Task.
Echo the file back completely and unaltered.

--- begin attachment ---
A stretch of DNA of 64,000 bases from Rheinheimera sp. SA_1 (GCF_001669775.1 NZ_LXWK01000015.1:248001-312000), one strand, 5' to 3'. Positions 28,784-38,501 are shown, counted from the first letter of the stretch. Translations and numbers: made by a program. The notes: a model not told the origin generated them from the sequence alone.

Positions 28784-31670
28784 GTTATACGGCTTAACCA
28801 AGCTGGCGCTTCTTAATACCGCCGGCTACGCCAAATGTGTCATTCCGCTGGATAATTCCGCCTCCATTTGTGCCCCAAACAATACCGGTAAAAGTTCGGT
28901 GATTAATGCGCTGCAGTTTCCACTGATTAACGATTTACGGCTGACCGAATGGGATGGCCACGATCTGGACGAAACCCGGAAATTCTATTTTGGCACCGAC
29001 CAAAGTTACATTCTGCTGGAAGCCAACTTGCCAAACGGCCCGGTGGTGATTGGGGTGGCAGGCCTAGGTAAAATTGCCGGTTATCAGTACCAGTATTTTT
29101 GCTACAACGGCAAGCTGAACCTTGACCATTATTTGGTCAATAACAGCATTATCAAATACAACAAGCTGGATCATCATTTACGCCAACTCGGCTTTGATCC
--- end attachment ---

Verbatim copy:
A stretch of DNA of 64,000 bases from Rheinheimera sp. SA_1 (GCF_001669775.1 NZ_LXWK01000015.1:248001-312000), one strand, 5' to 3'. Positions 28,784-38,501 are shown, counted from the first letter of the stretch. Translations and numbers: made by a program. The notes: a model not told the origin generated them from the sequence alone.

Positions 28784-31670
28784 GTTATACGGCTTAACCA
28801 AGCTGGCGCTTCTTAATACCGCCGGCTACGCCAAATGTGTCATTCCGCTGGATAATTCCGCCTCCATTTGTGCCCCAAACAATACCGGTAAAAGTTCGGT
28901 GATTAATGCGCTGCAGTTTCCACTGATTAACGATTTACGGCTGACCGAATGGGATGGCCACGATCTGGACGAAACCCGGAAATTCTATTTTGGCACCGAC
29001 CAAAGTTACATTCTGCTGGAAGCCAACTTGCCAAACGGCCCGGTGGTGATTGGGGTGGCAGGCCTAGGTAAAATTGCCGGTTATCAGTACCAGTATTTTT
29101 GCTACAACGGCAAGCTGAACCTTGACCATTATTTGGTCAATAACAGCATTATCAAATACAACAAGCTGGATCATCATTTACGCCAACTCGGCTTTGATCC